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1040 Over and Out

We brought this up before, and we believe it’s worth talking about again. Tax deductions for business expenses are always available, but there is at least one special deduction you may be able to use if you act before the end of the year. It’s Section 179 of the Tax Code.

Section 179 lets you claim a full deduction of the price you pay for new and used computer hardware and off-the-shelf software purchased or leased and put in service between Jan. 1, and Dec. 31, 2013. That gives you two weeks to place your orders.

Off-the-shelf software is software available for purchase by the general public – not custom-written. Most commonly used software for small and mid-size businesses is off-the-shelf, so this provision of the Tax Code should cover just about any programs and applications you use.

As we pointed out earlier, the value of all qualified purchases and leases is limited to $500,000, but a good shopper or a good shopping helper can help you maximize the value of your qualified purchases. Just remember that you must use those purchases for business at least 50% of the time.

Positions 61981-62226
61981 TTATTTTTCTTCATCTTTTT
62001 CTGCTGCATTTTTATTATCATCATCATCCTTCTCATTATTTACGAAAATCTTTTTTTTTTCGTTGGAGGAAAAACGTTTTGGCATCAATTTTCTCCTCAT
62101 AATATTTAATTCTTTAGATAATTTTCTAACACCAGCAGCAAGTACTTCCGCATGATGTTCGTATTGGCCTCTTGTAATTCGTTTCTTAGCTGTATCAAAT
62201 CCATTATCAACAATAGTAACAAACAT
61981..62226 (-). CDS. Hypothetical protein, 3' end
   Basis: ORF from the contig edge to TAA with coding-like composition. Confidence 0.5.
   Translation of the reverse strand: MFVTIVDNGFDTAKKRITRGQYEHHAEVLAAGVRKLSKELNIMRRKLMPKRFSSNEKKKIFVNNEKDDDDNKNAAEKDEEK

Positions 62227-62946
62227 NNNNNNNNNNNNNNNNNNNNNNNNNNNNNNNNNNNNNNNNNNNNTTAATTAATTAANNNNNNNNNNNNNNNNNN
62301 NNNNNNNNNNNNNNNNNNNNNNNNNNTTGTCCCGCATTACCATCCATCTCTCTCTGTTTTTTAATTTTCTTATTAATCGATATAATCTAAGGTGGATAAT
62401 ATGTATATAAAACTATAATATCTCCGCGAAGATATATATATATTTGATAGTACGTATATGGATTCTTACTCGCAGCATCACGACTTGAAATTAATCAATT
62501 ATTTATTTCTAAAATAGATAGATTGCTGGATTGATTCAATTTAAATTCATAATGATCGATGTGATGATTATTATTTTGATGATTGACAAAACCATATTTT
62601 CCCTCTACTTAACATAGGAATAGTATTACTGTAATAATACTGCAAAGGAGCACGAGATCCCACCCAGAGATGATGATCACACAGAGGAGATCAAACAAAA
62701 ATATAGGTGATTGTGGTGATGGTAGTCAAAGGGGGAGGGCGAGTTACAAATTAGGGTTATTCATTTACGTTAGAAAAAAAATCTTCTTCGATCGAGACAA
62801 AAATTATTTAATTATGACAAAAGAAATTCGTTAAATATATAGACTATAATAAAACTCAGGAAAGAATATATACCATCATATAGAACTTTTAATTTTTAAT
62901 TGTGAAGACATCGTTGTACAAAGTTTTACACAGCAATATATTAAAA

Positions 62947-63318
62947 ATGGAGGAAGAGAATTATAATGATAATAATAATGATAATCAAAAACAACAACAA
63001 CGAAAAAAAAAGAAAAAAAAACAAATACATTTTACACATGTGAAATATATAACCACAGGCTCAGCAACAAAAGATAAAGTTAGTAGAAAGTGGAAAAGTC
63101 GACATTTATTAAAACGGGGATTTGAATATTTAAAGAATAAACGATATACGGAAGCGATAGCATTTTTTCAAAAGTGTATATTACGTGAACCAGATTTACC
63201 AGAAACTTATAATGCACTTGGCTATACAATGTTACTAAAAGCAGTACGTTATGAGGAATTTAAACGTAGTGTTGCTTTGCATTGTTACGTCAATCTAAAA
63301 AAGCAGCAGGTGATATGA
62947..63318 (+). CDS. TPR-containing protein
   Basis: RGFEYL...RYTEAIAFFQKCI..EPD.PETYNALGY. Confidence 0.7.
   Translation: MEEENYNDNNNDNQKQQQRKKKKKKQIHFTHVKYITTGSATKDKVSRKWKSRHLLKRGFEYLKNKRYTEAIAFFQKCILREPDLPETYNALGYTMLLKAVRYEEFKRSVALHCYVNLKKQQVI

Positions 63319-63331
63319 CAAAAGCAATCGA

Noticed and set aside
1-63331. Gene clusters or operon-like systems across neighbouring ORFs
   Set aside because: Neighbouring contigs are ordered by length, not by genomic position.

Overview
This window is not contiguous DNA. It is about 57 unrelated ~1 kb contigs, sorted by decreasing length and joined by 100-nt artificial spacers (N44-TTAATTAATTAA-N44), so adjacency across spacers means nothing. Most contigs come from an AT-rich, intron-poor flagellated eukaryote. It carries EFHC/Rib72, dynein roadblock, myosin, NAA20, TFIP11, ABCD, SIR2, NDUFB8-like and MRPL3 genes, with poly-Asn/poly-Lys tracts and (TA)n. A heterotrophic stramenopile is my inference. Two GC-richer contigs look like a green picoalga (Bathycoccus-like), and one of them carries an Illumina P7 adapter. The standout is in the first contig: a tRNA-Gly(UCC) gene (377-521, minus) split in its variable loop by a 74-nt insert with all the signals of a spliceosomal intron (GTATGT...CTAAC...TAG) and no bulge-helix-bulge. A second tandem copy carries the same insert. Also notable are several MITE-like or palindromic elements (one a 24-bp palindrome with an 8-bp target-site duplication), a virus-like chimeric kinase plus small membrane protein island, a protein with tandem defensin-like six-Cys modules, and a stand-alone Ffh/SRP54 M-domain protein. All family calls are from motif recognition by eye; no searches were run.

If you will not make a profit in 2013 and will not pay taxes (this is separate from not filing a tax return), you can carry forward a 50% deduction to a year when you will have a profit and pay taxes.

You should check with your tax advisor to make sure you apply the provisions of Section 179 correctly. In fact, your tax advisor could find more benefits for you depending on how your business is structured, the type of business equipment you use and your tax filing status.

Once you understand your financial situation and have your shopping list, we can help you find the best values and schedule your installations. Time is ticking away, so please don’t hesitate to call us (973-433-6676) or email us to beat the clock and get your tax breaks.

This article was published in Technology Update, the monthly newsletter from Sterling Rose LLC.